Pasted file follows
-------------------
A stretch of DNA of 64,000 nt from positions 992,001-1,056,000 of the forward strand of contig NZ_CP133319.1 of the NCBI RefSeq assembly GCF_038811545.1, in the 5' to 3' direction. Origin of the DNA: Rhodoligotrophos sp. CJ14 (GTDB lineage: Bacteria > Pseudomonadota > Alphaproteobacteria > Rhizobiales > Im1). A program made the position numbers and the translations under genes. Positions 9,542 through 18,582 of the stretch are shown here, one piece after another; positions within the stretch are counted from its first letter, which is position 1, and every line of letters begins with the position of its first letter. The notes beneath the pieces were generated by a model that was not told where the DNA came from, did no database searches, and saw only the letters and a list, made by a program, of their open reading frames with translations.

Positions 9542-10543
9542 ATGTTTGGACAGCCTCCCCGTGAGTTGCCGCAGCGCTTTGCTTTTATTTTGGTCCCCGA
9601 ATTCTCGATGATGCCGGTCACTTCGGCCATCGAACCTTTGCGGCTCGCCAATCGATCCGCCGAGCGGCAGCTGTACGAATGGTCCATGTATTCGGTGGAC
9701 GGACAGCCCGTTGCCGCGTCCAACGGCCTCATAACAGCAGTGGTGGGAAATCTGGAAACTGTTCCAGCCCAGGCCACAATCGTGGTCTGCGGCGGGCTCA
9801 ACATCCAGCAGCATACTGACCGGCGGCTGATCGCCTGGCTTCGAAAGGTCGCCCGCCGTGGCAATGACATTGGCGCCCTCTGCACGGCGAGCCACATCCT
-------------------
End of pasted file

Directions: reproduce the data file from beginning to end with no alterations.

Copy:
A stretch of DNA of 64,000 nt from positions 992,001-1,056,000 of the forward strand of contig NZ_CP133319.1 of the NCBI RefSeq assembly GCF_038811545.1, in the 5' to 3' direction. Origin of the DNA: Rhodoligotrophos sp. CJ14 (GTDB lineage: Bacteria > Pseudomonadota > Alphaproteobacteria > Rhizobiales > Im1). A program made the position numbers and the translations under genes. Positions 9,542 through 18,582 of the stretch are shown here, one piece after another; positions within the stretch are counted from its first letter, which is position 1, and every line of letters begins with the position of its first letter. The notes beneath the pieces were generated by a model that was not told where the DNA came from, did no database searches, and saw only the letters and a list, made by a program, of their open reading frames with translations.

Positions 9542-10543
9542 ATGTTTGGACAGCCTCCCCGTGAGTTGCCGCAGCGCTTTGCTTTTATTTTGGTCCCCGA
9601 ATTCTCGATGATGCCGGTCACTTCGGCCATCGAACCTTTGCGGCTCGCCAATCGATCCGCCGAGCGGCAGCTGTACGAATGGTCCATGTATTCGGTGGAC
9701 GGACAGCCCGTTGCCGCGTCCAACGGCCTCATAACAGCAGTGGTGGGAAATCTGGAAACTGTTCCAGCCCAGGCCACAATCGTGGTCTGCGGCGGGCTCA
9801 ACATCCAGCAGCATACTGACCGGCGGCTGATCGCCTGGCTTCGAAAGGTCGCCCGCCGTGGCAATGACATTGGCGCCCTCTGCACGGCGAGCCACATCCT